Hurricane Georges made landfall on the eastern coast of Puerto Rico on September 21, 1998.Georges caused a storm surge of up to 3-meters, plus storm waves as high as 6 meters, causing $1.9 billion in damage along with severe coastal erosion. This study analyzes the pre-storm geomorphic setting to ascertain which parameters control damage. Previous studies of geomorphic controls on storm damage in Florida and South Carolina indicate that along those coasts, site elevation provided the best protection against property damage, followed by dune height (in front of the site) and beach width. A more recent study along the Mississippi coast after Hurricane Katrina indicates that catastrophic storms can over take all geomorphic controls in low lying areas, such as those struck by Hurricane Katrina. Puerto Rico’s geologic setting differs from the Florida and South Carolina study areas, which are barrier islands, and the Mississippi study area, which is a mainland coast behind small Gulf barriers. Puerto Rico’s coastline consists of mainly rocky cliffs, headlands, mangrove coasts, sand and gravel beaches, and in between many different artificial and hard stabilization structures. Geomorphic parameters assessed in this study include storm surge inundation line, geologic rock types, coastal morphology, FEMA Q3 flood zones, slope and digital elevation models. A regression analysis was used to determine which pre-storm coastal attributes influenced the observed post-storm storm-surge penetration and damage. Having a quantitative understanding of coastal hazard risk is critical for producing accurate risk maps, as well as, for prioritizing spending on mitigation.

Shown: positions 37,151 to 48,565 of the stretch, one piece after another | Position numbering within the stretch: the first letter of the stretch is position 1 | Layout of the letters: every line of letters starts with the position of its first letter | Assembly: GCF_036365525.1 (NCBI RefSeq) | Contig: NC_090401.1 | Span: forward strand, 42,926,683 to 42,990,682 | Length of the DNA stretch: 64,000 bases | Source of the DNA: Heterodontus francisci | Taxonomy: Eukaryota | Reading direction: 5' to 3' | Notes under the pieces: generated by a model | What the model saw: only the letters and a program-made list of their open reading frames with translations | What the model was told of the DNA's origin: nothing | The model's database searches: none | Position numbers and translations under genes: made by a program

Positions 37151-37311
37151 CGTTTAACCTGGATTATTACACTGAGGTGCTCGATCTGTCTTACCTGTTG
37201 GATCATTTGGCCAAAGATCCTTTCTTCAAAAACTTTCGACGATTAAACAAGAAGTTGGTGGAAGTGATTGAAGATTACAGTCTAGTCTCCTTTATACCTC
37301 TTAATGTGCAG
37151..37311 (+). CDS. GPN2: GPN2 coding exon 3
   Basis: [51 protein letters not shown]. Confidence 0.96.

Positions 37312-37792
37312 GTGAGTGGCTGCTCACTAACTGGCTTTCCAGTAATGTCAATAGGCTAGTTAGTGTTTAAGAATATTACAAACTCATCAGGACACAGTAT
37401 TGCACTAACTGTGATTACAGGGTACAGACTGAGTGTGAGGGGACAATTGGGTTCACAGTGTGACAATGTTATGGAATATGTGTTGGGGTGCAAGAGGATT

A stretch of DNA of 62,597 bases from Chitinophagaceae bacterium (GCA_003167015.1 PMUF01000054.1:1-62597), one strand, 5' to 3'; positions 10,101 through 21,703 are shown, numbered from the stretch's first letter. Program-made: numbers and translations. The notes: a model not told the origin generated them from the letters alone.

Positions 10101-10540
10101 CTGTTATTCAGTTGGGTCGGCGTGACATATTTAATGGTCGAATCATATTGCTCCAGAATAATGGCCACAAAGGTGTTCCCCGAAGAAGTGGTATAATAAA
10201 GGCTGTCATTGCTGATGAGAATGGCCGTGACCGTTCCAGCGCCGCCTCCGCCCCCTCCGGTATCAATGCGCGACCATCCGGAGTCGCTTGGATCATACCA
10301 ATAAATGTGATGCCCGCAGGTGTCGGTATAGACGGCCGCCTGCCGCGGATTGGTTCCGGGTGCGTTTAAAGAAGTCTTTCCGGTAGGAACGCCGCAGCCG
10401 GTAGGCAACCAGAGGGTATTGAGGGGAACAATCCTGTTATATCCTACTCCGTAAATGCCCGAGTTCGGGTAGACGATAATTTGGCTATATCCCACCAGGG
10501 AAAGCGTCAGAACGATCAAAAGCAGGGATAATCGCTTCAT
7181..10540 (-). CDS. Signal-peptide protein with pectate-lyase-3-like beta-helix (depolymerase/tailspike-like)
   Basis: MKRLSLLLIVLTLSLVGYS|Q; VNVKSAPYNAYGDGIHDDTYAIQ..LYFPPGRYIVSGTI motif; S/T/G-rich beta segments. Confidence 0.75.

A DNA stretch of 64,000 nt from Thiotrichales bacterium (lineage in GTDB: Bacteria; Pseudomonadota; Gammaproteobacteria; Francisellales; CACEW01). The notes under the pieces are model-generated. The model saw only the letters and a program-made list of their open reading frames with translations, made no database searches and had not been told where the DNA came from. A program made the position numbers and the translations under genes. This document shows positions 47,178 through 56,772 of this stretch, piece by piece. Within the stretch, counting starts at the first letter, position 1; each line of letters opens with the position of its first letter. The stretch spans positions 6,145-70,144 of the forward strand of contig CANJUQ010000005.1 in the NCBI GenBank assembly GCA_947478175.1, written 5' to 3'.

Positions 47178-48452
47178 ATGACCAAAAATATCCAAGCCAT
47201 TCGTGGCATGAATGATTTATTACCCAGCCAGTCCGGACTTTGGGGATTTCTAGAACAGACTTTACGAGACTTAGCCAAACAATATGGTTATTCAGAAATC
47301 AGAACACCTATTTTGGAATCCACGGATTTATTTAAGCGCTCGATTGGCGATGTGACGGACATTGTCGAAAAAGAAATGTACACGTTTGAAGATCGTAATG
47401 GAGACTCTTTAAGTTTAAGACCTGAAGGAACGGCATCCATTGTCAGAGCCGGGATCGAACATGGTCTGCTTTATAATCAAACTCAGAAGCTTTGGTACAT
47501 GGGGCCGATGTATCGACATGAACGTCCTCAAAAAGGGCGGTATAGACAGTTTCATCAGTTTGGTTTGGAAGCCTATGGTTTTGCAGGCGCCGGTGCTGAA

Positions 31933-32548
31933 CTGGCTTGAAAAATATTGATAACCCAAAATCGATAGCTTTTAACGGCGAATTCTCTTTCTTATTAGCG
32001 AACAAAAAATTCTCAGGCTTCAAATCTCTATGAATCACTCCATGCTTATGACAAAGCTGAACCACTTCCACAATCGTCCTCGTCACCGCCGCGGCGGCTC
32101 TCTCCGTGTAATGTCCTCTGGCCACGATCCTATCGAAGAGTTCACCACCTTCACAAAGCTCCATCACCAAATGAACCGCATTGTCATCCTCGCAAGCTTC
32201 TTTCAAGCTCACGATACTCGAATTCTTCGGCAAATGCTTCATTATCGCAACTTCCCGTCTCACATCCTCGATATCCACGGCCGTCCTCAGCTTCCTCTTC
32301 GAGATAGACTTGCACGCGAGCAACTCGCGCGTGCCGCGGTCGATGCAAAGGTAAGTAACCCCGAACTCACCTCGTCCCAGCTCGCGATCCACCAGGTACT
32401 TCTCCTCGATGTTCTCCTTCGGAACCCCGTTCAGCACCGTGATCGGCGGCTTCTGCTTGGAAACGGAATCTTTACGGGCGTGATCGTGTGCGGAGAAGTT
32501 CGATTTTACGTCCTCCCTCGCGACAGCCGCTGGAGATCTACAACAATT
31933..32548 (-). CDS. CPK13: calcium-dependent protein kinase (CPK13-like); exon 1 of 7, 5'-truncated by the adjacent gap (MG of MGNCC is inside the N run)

- Hurricane Gorges,
- Puerto Rico coasts